The new VAWA provisions also seek to offer greater protection for women who have been sexually assaulted or abused who do not have full US citizenship. Previous versions of VAWA already contained provisions which made it possible for unregistered immigrants to appeal to local authorities. The new bill ‘would have increased the number of special U-visas, which give temporary legal status to undocumented immigrants who are victims of sexual assault or domestic violence, and who are willing to cooperate with an investigation’. Not only did Republican objections prevent the rollover of previously unused U-visas for new victims, it also cut back on the possible visas available for women going forward.
According to ‘a 2010 survey by Irma Morales Waugh of the University of California, Santa Cruz… 80 percent of [undocumented] female farmworkers interviewed had been subject to sexual assault or harassment’. And according to the Republican members of the House, this 80 percent is invisible to US justice. Apparently, human rights only belong to recognized citizens of the United States.
The Tribal Provision
Finally, new provisions in VAWA would grant Native American tribal courts limited power to prosecute non-Native American perpetrators of sexual assault and violence. As it stands, violent crimes committed on tribal lands by non-Native Americans cannot be tried in tribal courts. Further, ‘federal prosecutors declined to take action on 52 percent of violent crimes committed on tribal lands’ which were outside the jurisdiction of the tribal courts themselves.
If that statistic isn’t enough to make you do the Hulk, think about the fact that ‘34 percent of American Indian and Alaska Native women will be raped in their lifetimes’ and ‘39 percent of American Indian and Alaska Native women will be subject to domestic violence’. And yet, House Majority Leader Eric Cantor found the possibility of ‘wresting’ some jurisdiction to tribal courts so untenable and unwarranted, that he prevented VAWA (in any form) from being reauthorized.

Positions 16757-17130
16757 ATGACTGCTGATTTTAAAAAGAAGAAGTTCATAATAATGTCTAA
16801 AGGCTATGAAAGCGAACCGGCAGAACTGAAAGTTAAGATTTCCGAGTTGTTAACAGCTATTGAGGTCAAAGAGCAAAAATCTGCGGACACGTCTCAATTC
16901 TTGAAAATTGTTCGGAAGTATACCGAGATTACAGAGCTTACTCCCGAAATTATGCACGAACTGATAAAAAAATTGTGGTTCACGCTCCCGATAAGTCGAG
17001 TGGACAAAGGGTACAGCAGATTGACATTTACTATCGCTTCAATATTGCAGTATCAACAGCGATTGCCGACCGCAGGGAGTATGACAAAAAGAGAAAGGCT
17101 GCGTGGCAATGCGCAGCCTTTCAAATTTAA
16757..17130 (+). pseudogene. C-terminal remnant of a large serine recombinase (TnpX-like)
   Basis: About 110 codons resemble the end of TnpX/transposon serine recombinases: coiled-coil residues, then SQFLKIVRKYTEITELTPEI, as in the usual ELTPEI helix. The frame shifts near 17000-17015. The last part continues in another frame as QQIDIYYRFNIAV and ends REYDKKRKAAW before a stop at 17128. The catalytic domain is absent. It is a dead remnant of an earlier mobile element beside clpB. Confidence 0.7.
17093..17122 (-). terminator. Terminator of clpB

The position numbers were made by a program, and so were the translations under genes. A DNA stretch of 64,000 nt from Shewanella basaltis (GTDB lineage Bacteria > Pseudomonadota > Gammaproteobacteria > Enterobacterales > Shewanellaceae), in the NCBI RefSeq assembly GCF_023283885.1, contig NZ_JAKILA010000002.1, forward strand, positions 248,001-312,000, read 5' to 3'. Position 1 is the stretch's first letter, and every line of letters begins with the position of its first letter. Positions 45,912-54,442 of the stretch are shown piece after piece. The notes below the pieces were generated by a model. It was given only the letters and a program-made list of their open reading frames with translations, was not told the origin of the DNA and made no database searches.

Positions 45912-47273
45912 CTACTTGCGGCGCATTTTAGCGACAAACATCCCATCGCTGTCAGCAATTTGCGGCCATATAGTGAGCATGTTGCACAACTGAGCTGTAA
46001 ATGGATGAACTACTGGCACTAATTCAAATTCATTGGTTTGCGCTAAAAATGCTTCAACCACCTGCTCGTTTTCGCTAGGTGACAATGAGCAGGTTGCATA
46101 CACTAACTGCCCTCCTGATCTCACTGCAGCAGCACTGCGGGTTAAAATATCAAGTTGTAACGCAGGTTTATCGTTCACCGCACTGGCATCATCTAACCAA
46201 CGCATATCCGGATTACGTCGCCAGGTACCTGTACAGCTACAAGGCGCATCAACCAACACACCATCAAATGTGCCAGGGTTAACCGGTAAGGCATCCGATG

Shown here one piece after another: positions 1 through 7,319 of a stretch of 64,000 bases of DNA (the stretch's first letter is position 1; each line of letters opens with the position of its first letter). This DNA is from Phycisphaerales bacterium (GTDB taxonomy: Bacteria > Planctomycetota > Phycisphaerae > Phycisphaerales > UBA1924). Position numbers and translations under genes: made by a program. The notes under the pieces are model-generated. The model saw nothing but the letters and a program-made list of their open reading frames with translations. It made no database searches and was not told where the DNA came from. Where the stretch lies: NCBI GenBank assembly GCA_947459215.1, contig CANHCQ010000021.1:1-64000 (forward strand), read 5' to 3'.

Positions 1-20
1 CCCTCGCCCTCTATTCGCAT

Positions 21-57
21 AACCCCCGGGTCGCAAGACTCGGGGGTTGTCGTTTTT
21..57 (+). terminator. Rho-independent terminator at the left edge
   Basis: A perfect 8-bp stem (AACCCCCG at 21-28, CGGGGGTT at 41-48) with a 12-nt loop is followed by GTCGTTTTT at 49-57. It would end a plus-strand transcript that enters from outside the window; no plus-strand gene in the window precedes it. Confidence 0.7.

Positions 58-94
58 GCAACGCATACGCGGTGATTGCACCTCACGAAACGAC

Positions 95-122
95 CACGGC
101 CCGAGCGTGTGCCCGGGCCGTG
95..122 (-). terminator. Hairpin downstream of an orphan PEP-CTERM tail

What logical reaction is there but to ask—to scream—WHY?! Why is it even remotely problematic to ensure that someone has the authority and the concern to prosecute the perpetrators of violent crimes within notably neglected parts of the US? What are you afraid of? What do you stand to lose? Nothing, is the answer. Eric Cantor stands to lose absolutely nothing and he demonstrably cares very little for the losses of Native American women.
I won’t pretend that Obama’s reelection made me believe that the War on Women was over but I would also be lying if I said that the forced expiration of VAWA did not take my breath away. How could anyone who gives a shit about human beings stand there and intimate that certain types of sexual violence simply do not matter? How could these men suggest that the personal is not political and that the political is not personal?
Maybe I should have used more expletives. Maybe I should have ripped my virtual page to shreds with enraged words and misandry but I can’t muster the explosion. I can no longer summon the Hulk in these situations because when it comes to US government attitudes towards women, ‘my secret is, I’m always angry’.
Image (of Eric Cantor) via Flickr of Gage Skidmore